How is hypertension controlled in the acute management of stroke when thrombolysis is contraindicated?

Updated: Sep 08, 2017
  • Author: Edward C Jauch, MD, MS, FAHA, FACEP; Chief Editor: Helmi L Lutsep, MD  more...
  • Print


For patients who are not candidates for thrombolysis with recombinant t-PA (rt-PA) and who have a systolic blood pressure of less than 220 mm Hg and a diastolic blood pressure of less than 120 mm Hg in the absence of evidence of end-organ involvement (ie, pulmonary edema, aortic dissection, hypertensive encephalopathy), blood pressure should be monitored (without acute intervention) and stroke symptoms and complications (eg, increased ICP, seizures) should be treated.

For patients with a systolic blood pressure above 220 mm Hg or a diastolic blood pressure greater than 120 mm Hg, labetalol (10-20 mg IV for 1-2 min) should be the initial drug of choice, unless a contraindication to its use exists. Dosing may be repeated or doubled every 10 minutes to a maximum dose of 300 mg.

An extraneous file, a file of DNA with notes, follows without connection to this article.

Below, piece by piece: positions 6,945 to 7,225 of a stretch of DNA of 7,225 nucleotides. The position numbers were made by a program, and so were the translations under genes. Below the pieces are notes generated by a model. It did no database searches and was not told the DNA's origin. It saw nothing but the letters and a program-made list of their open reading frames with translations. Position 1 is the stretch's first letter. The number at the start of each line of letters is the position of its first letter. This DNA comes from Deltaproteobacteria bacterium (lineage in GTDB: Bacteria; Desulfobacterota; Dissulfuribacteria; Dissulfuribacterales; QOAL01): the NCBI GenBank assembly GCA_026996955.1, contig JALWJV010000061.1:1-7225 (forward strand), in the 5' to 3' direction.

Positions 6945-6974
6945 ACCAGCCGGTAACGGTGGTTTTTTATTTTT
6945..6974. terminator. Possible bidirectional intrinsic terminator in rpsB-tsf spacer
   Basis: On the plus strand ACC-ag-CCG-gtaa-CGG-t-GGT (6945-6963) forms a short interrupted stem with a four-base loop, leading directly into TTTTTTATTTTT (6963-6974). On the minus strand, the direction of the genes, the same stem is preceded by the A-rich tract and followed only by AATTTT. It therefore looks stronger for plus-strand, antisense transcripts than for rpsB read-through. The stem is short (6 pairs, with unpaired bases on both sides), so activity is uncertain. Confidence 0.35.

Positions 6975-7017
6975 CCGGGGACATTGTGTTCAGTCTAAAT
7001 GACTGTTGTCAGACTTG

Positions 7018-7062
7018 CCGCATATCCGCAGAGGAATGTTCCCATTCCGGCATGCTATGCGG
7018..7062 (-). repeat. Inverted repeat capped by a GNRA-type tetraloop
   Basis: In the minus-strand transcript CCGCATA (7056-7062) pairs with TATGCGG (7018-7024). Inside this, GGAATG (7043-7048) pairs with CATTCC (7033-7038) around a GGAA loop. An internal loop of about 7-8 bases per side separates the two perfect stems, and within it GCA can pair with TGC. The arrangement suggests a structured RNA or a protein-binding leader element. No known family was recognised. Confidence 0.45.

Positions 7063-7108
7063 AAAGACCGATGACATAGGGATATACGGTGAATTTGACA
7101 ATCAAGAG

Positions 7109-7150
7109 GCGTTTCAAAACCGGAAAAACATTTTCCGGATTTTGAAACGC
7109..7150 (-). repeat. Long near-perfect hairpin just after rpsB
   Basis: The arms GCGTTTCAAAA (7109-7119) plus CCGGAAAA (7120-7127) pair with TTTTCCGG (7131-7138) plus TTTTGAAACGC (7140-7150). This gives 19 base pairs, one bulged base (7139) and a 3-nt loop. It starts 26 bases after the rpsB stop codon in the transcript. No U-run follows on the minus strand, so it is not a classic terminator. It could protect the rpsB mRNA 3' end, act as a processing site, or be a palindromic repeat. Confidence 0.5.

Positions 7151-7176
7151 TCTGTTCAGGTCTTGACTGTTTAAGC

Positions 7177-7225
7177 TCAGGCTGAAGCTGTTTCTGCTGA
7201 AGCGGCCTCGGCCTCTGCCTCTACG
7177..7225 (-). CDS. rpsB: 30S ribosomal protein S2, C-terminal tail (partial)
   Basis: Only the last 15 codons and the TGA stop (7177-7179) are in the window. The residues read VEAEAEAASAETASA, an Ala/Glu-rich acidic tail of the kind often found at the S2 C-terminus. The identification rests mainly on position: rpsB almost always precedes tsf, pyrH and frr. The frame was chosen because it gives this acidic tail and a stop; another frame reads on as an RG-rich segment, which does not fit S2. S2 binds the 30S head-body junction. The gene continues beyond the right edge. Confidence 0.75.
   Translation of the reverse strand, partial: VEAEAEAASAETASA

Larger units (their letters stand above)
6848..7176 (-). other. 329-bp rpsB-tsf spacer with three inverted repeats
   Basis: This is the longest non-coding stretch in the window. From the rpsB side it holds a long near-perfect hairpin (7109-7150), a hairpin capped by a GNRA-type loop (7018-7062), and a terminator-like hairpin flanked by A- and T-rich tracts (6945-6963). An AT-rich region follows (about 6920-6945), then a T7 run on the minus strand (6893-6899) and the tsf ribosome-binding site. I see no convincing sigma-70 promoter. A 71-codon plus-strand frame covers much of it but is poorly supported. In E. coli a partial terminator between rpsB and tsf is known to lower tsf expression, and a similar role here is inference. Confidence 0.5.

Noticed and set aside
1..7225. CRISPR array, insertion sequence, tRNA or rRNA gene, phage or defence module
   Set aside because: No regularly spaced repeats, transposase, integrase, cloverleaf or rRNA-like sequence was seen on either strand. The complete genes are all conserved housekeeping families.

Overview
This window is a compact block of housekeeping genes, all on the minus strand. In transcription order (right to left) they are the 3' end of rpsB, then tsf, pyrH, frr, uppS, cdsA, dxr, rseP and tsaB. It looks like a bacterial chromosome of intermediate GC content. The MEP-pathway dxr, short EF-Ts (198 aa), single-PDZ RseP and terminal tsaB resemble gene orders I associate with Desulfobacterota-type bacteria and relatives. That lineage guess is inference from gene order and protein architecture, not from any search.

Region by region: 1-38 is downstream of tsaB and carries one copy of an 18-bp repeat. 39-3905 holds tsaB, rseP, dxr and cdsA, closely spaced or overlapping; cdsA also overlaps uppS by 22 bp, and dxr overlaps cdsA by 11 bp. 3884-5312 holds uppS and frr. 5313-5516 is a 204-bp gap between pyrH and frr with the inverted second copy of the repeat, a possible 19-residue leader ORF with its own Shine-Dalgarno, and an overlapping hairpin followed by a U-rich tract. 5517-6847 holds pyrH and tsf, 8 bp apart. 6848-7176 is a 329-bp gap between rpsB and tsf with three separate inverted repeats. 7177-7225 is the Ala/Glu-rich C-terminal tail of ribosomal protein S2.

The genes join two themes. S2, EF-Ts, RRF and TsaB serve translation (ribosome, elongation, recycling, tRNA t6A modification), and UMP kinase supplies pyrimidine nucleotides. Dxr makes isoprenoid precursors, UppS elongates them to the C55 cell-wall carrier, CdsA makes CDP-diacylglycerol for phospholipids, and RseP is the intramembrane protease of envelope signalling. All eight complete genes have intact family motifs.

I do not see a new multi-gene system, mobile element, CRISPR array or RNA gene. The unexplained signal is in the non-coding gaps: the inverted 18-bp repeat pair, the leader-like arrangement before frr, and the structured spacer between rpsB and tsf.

Alternatively, nicardipine may be used for blood pressure control. Nicardipine is given intravenously at an initial rate of 5 mg/h and titrated to effect by increasing the infusion rate 2.5 mg/h every 5 minutes, to a maximum of 15 mg/h. Lastly, nitroprusside at 0.5 mcg/kg/min IV infusion may be used in the setting of continuous blood pressure monitoring. The goal of intervention is a reduction in blood pressure of 10-15%.

Did this answer your question?
Additional feedback? (Optional)
Thank you for your feedback!